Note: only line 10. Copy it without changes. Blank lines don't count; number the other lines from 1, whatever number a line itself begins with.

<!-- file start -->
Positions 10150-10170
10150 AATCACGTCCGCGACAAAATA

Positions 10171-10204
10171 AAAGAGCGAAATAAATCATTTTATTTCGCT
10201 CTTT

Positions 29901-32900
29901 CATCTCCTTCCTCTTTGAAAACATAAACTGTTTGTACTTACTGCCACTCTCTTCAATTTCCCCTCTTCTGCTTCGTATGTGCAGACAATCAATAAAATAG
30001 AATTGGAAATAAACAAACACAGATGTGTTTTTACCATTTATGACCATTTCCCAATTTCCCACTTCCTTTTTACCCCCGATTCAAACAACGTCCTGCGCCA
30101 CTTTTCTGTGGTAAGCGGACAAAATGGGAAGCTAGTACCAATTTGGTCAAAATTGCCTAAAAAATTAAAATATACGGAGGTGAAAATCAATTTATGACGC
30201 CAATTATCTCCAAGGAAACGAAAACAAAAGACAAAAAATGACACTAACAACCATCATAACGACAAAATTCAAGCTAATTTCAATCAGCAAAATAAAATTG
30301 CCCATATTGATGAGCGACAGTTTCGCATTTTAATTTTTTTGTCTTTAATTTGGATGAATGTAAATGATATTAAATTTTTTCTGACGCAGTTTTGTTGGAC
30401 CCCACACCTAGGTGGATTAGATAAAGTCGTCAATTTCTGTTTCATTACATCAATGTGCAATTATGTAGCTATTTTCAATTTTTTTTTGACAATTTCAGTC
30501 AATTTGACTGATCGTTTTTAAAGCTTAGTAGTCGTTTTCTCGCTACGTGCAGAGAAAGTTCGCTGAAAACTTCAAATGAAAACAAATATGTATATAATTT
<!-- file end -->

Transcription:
30201 CAATTATCTCCAAGGAAACGAAAACAAAAGACAAAAAATGACACTAACAACCATCATAACGACAAAATTCAAGCTAATTTCAATCAGCAAAATAAAATTG